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thephotosociety  The Photo Society—a collective of over 170 National Geographic photographers. Sponsorship inquiries: thephotosocietyig@gmail.com


Photo by @RobertClarkphoto // Who knew chickens could fly? I guess it was more like running and flapping. I photographed this #chicken on assignment for @natgeo @ the @madeinghent farm owned by @richardbeaven and @MimiBeaven.
The #Araucana (Spanish: 'Gallina Mapuche') is a breed of domestic chicken from Chile. Its name derives from the Araucanía region of #Chile where it is believed to have originated. It lays blue-shelled eggs, one of very few breeds that do so.

FLASH SALE!!!!!!! - photo by @chamiltonjames - for a limited period this image of Yoina with her pet monkey can be purchased as a signed open edition 10x8 inch print for £72 ($100 give it take a few cents) The image of Yoina featured in National Geographic Magazine, June 2016, in a story about the Machiguenga people of the Peruvian Amazon. It shows Yoina taking her daily swim with her pet saddle-back tamarin. To buy a copy follow the link in my @chamiltonjames Instagram profile. The flash sale closes 26th Jan. We will also selling a very special limited edition 40x30 signed archival print - for $3500. The print run is only 20 and prices will rise. 100% of the profits from the first sale of this print will go to @rainforestflow an NGO that brings fresh drinking water and sanitation into remote communities - including Yoina's village. This is the first time I have ever sold this image as part of a limited edition.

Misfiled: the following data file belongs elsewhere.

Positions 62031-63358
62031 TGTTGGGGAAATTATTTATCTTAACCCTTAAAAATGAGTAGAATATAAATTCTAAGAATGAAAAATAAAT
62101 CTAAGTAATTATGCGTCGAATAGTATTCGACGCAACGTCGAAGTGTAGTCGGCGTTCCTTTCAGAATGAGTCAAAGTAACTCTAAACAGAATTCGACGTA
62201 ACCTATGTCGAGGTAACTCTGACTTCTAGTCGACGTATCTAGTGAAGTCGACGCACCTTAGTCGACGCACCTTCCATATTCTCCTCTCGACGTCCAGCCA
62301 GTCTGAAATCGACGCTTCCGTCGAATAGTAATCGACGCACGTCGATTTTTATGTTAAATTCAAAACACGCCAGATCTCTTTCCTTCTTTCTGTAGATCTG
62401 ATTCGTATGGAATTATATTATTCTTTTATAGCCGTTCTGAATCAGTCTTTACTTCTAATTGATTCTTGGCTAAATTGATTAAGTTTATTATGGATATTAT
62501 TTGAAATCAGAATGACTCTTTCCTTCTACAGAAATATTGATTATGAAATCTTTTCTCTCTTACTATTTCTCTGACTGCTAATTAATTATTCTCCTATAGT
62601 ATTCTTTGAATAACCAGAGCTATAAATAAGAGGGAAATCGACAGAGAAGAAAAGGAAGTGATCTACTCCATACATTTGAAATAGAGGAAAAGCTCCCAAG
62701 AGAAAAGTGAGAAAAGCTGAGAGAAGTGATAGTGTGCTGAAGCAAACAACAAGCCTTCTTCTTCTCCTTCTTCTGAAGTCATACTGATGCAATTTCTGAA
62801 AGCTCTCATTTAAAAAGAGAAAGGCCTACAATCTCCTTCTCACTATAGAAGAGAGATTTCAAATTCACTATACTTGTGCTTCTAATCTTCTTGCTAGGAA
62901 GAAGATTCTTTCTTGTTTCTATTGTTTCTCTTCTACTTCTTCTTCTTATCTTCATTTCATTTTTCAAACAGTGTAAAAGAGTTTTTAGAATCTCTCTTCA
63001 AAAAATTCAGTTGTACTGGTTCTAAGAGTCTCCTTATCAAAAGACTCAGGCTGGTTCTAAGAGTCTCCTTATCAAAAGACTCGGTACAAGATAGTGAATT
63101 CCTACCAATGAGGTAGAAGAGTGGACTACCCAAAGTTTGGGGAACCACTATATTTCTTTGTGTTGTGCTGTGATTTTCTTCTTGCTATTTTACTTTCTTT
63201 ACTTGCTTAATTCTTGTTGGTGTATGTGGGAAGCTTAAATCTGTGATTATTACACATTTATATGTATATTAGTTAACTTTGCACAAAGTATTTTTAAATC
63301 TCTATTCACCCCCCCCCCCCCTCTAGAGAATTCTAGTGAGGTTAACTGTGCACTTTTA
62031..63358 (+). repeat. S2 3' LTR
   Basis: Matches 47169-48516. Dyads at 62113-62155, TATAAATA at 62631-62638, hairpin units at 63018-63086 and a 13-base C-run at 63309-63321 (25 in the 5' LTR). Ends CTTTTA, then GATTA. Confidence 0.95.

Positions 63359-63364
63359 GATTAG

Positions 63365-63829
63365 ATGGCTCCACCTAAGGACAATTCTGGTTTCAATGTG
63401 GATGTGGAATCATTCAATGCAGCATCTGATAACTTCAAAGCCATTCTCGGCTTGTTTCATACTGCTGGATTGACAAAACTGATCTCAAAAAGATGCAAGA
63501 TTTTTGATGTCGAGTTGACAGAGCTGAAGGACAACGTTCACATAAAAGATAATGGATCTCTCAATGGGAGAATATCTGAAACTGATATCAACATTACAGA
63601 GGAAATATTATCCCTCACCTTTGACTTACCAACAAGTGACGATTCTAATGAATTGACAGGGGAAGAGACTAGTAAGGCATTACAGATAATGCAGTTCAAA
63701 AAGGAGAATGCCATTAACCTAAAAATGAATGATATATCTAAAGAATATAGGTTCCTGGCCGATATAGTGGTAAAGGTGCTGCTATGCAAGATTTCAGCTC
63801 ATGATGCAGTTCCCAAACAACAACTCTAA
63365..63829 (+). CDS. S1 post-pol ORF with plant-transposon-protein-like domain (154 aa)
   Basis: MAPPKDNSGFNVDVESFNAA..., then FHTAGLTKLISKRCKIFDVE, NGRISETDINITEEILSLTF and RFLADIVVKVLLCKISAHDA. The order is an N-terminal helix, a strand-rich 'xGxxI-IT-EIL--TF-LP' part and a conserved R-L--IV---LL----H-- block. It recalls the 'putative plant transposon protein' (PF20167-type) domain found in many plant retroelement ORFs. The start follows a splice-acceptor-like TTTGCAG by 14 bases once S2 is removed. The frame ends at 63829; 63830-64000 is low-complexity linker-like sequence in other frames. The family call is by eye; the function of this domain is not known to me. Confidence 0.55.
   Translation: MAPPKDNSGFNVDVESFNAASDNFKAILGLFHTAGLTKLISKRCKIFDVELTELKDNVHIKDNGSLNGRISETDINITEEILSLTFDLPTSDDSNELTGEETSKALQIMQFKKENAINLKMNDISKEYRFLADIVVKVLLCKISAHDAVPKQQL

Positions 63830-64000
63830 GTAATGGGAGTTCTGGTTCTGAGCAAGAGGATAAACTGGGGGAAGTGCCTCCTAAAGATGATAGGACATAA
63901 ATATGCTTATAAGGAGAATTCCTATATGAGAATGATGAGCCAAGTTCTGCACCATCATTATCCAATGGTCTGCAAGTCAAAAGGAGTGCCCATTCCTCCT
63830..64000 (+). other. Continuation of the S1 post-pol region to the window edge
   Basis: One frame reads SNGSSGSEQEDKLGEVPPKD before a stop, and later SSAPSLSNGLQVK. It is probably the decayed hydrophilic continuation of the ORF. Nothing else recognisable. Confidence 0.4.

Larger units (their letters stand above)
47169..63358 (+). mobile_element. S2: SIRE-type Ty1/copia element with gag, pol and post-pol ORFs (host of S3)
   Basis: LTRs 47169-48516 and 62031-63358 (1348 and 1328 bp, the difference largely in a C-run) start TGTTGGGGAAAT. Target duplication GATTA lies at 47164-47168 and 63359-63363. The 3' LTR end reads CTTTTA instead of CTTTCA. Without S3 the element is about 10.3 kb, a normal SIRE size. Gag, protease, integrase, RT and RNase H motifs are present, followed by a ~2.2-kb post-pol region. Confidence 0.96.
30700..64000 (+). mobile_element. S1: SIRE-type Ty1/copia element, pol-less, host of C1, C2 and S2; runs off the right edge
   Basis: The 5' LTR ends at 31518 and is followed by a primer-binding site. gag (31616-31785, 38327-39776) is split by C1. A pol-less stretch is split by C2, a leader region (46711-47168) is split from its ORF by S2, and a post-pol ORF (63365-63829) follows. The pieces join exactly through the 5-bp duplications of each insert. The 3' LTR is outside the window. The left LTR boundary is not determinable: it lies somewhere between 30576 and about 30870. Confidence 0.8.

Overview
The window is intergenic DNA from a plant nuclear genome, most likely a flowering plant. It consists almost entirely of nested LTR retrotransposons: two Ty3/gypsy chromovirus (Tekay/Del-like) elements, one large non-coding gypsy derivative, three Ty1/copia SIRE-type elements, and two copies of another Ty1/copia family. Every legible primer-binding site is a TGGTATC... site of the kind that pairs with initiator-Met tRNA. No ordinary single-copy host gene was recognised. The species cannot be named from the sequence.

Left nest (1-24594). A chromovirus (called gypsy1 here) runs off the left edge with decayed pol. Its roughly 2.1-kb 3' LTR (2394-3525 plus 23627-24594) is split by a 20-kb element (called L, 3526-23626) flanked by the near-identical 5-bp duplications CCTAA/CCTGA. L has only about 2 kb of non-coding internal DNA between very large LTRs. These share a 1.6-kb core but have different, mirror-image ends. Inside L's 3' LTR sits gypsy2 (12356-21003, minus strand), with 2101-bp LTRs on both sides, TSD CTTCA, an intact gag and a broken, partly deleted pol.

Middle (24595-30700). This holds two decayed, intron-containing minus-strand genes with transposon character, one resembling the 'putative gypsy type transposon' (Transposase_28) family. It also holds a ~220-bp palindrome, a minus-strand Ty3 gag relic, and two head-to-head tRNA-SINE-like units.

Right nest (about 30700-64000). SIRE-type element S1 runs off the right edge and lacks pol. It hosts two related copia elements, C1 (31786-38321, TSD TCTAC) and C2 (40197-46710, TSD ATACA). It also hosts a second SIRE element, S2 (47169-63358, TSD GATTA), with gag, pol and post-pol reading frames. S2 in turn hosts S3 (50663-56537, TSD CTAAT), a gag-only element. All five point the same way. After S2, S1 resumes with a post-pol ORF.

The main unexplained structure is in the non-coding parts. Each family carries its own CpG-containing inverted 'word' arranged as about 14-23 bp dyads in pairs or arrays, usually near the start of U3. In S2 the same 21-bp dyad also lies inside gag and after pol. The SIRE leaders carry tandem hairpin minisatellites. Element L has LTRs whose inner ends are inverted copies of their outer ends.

Western Grebe, San Diego, California // Photo by @schaferpho @natgeo – Graced with an elegantly long neck, a Western Grebe bends toward a dive in search for food. They are consummate fishing birds and rarely come to the surface without a wriggling fish in their bills. Frankly, I would love to capture that moment, when they suddenly pop to the surface, dripping with water, but grebes often long distances underwater, so predicting where they will appear is nearly impossible. Maybe one day. #birdsofinstagram #wildbirds #grebes